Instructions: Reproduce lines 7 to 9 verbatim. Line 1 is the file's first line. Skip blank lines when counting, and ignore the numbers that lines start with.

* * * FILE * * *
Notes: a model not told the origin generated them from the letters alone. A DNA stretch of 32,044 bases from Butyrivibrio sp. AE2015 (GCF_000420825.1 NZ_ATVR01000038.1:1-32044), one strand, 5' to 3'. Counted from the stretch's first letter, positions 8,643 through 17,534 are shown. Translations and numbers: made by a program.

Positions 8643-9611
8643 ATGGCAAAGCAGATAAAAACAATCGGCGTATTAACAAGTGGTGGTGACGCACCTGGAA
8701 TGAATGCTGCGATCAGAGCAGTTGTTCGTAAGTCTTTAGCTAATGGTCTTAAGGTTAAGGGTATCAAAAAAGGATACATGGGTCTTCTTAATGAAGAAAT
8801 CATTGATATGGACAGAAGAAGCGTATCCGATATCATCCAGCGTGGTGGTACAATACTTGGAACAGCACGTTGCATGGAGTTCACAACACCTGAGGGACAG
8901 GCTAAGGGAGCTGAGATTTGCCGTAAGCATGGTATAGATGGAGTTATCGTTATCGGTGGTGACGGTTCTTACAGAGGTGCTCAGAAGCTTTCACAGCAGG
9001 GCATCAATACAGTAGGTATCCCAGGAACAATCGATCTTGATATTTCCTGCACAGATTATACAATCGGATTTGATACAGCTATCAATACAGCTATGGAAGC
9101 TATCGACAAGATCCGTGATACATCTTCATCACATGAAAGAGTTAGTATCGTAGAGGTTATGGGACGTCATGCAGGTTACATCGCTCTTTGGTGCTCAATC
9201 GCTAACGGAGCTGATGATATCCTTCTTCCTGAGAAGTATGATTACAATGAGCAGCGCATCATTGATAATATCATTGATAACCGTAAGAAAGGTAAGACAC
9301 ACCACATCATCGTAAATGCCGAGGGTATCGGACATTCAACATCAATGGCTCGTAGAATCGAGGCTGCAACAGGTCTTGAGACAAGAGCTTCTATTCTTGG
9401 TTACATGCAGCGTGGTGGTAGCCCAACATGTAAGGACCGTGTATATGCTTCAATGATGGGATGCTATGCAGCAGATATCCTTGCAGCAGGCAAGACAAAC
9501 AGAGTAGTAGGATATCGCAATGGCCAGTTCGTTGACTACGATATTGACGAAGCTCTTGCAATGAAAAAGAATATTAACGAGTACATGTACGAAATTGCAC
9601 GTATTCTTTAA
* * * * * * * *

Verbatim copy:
9001 GCATCAATACAGTAGGTATCCCAGGAACAATCGATCTTGATATTTCCTGCACAGATTATACAATCGGATTTGATACAGCTATCAATACAGCTATGGAAGC
9101 TATCGACAAGATCCGTGATACATCTTCATCACATGAAAGAGTTAGTATCGTAGAGGTTATGGGACGTCATGCAGGTTACATCGCTCTTTGGTGCTCAATC
9201 GCTAACGGAGCTGATGATATCCTTCTTCCTGAGAAGTATGATTACAATGAGCAGCGCATCATTGATAATATCATTGATAACCGTAAGAAAGGTAAGACAC